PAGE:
United States: Companies Face Uncertainty As Privacy Shield Encounters New Hurdles

The Privacy Shield, proposed this past February and greeted with cautious optimism by European and U.S. regulators alike as a more robust "replacement" for the invalidated Safe Harbor framework, appears to be suffering death by a thousand paper cuts. Today's European Parliament resolution (the "Resolution") delivered the latest blow. The Resolution recommends that the European Commission continue to negotiate the terms of the Privacy Shield with U.S. officials to address certain "deficiencies." Although the Resolution is non-binding, it is highly influential. Parliament's major concerns include:

  • U.S. government surveillance. Parliament does not believe that the Privacy Shield adequately addresses the ability of U.S. law enforcement to access personal data transferred from the EU.
  • Bulk data collection. Parliament is concerned that the Privacy Shield will not prevent bulk data collection that may violate the "necessity" and "proportionality" requirements set forth in the EU Charter of Fundamental Rights.
  • U.S. Ombudsperson. The Privacy Shield calls for the appointment of a U.S. Ombudsperson who would work closely with the U.S. State Department and other agencies to coordinate responses to complaints regarding the U.S. government's use of EU citizens' personal data. Parliament welcomes the establishment of this role, but it does not believe the position will be "sufficiently independent" or "vested with adequate powers to effectively exercise and enforce its duty."
  • Recourse. In addition to the appointment of a U.S. Ombudsperson, the Privacy Shield contemplates a system of binding arbitration for complaints and disputes. An arbitrator would be selected from a pool of 20 arbitrators designated by the U.S. Department of Commerce and the European Commission. Arbitrators would have the authority to provide individual-specific, nonmonetary equitable relief to complainants. Parliament finds these recourse mechanisms to be too complex and has urged the Commission and U.S. regulators to make the process more "user-friendly and effective."
  • Periodic reviews. Parliament also called on the Commission to conduct periodic "robust reviews" of the Privacy Shield adequacy decision, particularly in light of the recently passed General Data Protection Regulation, which takes effect in May 2018 and will impose significant new data privacy and security requirements on U.S. companies doing business in Europe.

Parliament's Resolution comes on the heels of a number of similar concerns voiced by other European regulatory bodies, including:

  • Article 29 Working Party (WP29). On April 13, the WP29, an influential group of European data protection authorities (DPAs), issued a nonbinding opinion criticizing certain elements of the Privacy Shield. Today's Resolution expresses Parliament's support for that opinion, calling on the Commission to "implement fully" the WP29's recommendations. For more analysis of the WP29's opinion, see our previous post.
  • Article 31 Committee. At a May 19 meeting, the Article 31 Committee – composed of EU member state representatives with veto power – announced that it could not reach an agreement on the adequacy of the Privacy Shield, stating that the Committee needed more time to review and reach a consensus.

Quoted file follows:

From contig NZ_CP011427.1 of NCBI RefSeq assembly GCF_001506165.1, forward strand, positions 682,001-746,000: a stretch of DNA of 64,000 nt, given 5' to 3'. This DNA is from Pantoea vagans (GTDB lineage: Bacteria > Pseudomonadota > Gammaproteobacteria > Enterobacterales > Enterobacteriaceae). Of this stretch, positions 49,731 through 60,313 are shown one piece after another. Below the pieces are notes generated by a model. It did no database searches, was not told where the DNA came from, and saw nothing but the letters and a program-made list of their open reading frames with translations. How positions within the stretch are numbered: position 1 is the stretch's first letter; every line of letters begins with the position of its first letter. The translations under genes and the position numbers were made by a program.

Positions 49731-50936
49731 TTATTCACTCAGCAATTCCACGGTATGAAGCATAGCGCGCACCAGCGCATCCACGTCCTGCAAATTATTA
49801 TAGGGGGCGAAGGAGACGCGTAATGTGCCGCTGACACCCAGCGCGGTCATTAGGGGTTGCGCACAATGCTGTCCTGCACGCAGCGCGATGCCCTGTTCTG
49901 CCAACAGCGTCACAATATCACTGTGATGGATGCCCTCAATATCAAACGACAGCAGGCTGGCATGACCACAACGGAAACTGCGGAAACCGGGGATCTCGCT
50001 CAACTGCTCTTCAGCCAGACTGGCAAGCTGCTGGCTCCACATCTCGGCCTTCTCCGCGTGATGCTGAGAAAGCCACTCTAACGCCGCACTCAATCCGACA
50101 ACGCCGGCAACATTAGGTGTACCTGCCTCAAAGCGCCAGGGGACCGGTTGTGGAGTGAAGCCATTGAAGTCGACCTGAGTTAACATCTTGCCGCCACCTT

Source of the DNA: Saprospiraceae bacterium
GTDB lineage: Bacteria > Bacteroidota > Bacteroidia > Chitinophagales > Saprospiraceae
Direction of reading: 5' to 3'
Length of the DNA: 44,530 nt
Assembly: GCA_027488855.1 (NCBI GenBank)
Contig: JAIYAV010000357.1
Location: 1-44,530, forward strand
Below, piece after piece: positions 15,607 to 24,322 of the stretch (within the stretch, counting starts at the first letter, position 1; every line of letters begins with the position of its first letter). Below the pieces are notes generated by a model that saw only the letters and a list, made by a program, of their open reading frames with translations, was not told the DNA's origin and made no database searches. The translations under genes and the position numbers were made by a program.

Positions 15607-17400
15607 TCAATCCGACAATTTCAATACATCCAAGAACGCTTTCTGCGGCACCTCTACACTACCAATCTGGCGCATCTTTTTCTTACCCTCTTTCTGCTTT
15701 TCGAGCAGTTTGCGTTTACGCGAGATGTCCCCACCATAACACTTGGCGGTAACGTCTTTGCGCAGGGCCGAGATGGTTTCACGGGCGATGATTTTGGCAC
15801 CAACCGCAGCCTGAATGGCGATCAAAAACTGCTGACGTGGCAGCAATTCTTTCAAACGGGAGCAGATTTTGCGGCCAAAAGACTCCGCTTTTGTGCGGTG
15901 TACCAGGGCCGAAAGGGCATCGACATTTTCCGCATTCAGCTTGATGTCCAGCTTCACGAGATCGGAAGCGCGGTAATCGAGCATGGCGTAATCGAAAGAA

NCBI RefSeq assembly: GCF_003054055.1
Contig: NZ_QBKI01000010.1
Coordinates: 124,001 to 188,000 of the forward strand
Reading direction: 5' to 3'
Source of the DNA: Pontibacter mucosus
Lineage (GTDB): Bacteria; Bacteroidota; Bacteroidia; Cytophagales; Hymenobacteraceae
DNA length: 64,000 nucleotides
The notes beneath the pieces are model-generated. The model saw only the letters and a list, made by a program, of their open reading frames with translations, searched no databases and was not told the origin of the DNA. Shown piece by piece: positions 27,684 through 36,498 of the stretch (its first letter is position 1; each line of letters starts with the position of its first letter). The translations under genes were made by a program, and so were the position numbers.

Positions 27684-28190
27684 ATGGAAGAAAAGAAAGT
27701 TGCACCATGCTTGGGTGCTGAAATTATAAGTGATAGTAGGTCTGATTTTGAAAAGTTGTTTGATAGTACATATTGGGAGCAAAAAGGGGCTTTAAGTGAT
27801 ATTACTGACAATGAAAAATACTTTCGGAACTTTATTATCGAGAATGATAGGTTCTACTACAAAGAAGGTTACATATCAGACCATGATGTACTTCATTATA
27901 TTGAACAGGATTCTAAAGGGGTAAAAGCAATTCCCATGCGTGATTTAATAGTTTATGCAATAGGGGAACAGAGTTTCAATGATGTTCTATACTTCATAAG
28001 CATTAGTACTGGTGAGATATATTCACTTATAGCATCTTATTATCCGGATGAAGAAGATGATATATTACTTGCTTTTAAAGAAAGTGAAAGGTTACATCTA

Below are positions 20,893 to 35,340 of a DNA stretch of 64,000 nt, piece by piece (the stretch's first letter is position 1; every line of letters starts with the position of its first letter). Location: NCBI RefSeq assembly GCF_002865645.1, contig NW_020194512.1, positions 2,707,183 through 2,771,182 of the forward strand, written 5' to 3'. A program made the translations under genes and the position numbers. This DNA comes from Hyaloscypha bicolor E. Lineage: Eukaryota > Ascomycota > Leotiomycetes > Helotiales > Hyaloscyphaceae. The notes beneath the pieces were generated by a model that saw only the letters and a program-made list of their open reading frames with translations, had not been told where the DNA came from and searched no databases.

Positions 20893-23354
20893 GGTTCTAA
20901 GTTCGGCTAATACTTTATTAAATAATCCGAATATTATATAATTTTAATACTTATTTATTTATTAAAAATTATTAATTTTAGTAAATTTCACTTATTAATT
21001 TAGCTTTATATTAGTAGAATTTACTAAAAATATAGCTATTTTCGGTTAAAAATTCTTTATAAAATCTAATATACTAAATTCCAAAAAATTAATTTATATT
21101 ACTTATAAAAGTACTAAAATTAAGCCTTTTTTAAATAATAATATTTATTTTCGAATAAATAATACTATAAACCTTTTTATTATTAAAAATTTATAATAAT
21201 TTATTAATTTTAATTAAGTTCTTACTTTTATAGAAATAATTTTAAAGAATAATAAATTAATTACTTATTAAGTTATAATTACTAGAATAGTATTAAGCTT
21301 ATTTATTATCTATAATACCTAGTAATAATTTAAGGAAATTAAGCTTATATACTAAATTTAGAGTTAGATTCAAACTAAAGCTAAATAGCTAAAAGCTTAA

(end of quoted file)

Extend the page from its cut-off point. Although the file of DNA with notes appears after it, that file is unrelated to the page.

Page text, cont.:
• European Data Protection Supervisor (EDPS). This past Tuesday (May 24), EDPS Givoanni Buttarelli announced that he will issue an opinion on May 30 listing his "serious concerns" with the Privacy Shield. Signaling that his opinion will be "in full synergy" with the WP29 opinion, Buttarelli distinguished his view as more "future-oriented" and concerned with the Privacy Shield's impact on other legal instruments. Referencing the recently passed GDPR, Buttarelli emphasized that "we cannot ask companies to change their privacy policies every year" and underscored his focus on "potential solutions" that companies of all sizes can implement to cover their transatlantic data transfers. Recognizing that large companies such as Google, Facebook and Amazon can rely on binding corporate rules (BCRs) and model clauses, Buttarelli insisted that many hundreds of smaller companies need a better solution.

With the Privacy Shield in limbo, the alternative data transfer mechanisms available to companies may be dwindling. Just yesterday, on May 25, it was reported that the Irish Data Protection Commissioner (DPC) plans to refer to the Court of Justice of the European Union (CJEU) a case concerning the validity of Facebook's use of model clauses as an alternative transatlantic data transfer mechanism. This follows the Irish DPC's referral of the landmark Schrems case to the CJEU, which resulted in last year's CJEU opinion invalidating the Safe Harbor framework. As in the Schrems case, at issue is the potential for U.S. government surveillance of European citizens' personal data, which, it is argued, is not prevented by model clauses.

If the case is referred to the CJEU and model clauses also are found to be invalid, in the absence of the Privacy Shield or other new framework, many companies may have no practical alternative for transferring personal data from the EU to the U.S. in a lawful manner. The remaining established transfer mechanism, BCRs, can be very time-consuming and costly to implement and apply only to transfers of data within a corporate group. The Irish DPC's announcement echoes similar concerns brought last October by a group of German DPAs who called into question the validity of both model clauses and BCRs, as well as signaled their intent to audit personal data transfers based on model clauses.